Journal of the New Zealand Medical Association, 24-January-2003, Vol 116 No 1168
Mutyala Satyanand, or “Saty” as he was known in the profession and the community, an Auckland general practitioner for 50 years, died at Hillsborough in Auckland aged 89, at the end of October 2002.
Saty was born in Fiji in 1913, and first came to New Zealand in 1927 on a Fiji government scholarship, to attend Wanganui Technical College. He went to Otago Medical School, which he attended from Knox College, graduating MB ChB in 1938. He was the first Fiji-born Indian medical graduate and his initial intention was to return and practise medicine in Fiji, after undertaking a house surgeonship at Auckland Hospital under Charles Burns and Frank Gwynne. The outset of World War II and the resultant manpower regulations kept him in the employment of the Auckland Hospital Board, and his return to Fiji became postponed. He took up practice in Grey Lynn, initially with FCM Shortt.
After the end of the War, Saty elected to remain in New Zealand, although retaining his lifelong interest in and connection with Fiji and its people. In the late 1940s, he commenced practice in Ponsonby and over the next decade became widely known in the community as both a general practitioner and as someone involved with what was then not called ‘sports medicine’. Over a lengthy period, there were many cricketers, rugby league players and jockeys who were treated by “Dr Saty”.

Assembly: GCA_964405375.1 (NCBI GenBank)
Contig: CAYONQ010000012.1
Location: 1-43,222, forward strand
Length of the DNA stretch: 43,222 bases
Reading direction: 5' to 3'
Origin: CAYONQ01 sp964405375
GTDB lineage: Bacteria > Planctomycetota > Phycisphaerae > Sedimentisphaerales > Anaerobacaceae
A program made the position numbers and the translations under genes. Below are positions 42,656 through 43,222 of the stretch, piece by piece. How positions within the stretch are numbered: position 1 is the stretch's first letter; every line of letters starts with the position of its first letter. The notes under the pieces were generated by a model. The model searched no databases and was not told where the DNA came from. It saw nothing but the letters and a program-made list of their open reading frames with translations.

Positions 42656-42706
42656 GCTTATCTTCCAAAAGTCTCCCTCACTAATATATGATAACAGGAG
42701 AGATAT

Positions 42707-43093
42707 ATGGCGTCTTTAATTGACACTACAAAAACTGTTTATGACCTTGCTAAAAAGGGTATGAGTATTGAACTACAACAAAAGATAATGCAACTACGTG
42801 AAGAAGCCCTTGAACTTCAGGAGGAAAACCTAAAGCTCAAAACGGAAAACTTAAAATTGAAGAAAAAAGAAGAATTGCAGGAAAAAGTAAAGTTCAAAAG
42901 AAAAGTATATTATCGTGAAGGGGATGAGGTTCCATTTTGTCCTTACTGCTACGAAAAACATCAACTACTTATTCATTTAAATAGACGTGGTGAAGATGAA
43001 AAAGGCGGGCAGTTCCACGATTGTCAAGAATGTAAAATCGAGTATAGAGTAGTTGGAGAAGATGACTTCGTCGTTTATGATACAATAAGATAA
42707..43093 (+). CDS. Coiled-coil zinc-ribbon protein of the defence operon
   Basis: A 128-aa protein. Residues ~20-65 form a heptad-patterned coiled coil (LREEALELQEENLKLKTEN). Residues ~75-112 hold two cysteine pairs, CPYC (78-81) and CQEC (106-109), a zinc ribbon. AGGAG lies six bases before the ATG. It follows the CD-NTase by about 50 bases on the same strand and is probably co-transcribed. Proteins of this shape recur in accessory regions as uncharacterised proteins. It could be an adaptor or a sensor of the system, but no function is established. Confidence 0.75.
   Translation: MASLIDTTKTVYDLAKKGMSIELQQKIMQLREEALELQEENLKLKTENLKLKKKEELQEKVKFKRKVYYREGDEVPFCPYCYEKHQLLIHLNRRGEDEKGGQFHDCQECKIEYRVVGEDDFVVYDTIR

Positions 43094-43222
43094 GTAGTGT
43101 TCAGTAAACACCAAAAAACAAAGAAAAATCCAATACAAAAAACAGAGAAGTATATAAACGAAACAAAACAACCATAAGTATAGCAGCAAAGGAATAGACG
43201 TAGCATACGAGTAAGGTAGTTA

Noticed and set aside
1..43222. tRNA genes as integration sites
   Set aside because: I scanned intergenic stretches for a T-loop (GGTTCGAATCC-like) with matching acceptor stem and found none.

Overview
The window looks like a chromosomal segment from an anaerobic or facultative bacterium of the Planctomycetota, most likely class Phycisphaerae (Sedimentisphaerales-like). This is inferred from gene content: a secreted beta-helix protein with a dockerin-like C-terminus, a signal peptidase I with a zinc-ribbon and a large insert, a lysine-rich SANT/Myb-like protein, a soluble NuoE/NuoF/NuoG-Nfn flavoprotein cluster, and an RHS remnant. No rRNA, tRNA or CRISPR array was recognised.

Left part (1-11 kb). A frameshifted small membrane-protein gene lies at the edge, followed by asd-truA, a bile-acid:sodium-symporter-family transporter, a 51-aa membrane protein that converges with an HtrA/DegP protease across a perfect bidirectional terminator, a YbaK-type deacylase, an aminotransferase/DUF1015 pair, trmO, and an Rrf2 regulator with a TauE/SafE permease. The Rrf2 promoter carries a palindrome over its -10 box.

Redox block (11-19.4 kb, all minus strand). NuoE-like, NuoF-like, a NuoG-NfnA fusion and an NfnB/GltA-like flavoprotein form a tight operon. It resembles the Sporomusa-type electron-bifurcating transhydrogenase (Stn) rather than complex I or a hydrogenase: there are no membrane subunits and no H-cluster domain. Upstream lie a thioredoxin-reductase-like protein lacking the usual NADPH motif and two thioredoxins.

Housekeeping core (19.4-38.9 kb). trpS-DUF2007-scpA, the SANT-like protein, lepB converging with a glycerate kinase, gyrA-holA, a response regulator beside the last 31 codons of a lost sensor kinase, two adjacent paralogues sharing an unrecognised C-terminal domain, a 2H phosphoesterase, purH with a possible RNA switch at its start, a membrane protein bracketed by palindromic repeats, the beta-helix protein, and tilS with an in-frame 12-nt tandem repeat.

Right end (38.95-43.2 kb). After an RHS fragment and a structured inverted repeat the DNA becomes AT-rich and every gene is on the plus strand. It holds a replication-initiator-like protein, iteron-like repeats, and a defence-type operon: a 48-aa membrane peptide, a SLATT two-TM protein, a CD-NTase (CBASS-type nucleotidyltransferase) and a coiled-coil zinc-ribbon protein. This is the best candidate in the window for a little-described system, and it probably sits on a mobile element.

A period of ill health in the mid 1950s caused him to effect changes to a wide-ranging practice, and he shifted to Auckland’s estern suburbs. From consulting rooms in Glen Innes and Glendowie, he left behind such things as tonsillectomies and confinement of babies, but maintained his abiding interests in sport, the profession and the community. Many very long connections with practitioners in sporting matters, such as Leo Cooney, Cal Ring, Ash Symmans and Minas Elias, were the result, as were associations with the Auckland Faculty Board Undergraduate Education Committee, the Catholic Doctors Guild, and the Auckland Medico Legal Society.
Saty retired from full-time sole practice in 1985, but kept up with current medical literature. He also did general practice locums, often with GP friends such as Kanu Patel and Rajiv Sood, until late in his 70s he finally retired to the Hillsborough Heights Village in Auckland.
He had been a role model and friend to many – in medicine, and in the Indian community, as well as more generally. His citation in becoming an honorary fellow of the Royal College of General Practitioners was recalled in part in an obituary printed by the NZ Weekend Herald: “a high professional reputation among his general practitioner and specialist colleagues as well as a great personal popularity among the public, based on a dignified and sympathetic personal manner and a well established professional integrity.” He was awarded an OBE in New Zealand in 1985 and the Order of Fiji in 1999.
Mutyala is survived by his wife, Tara, and children, Anand and Vijay.
We are grateful to Judge Anand Satyanand for this obituary
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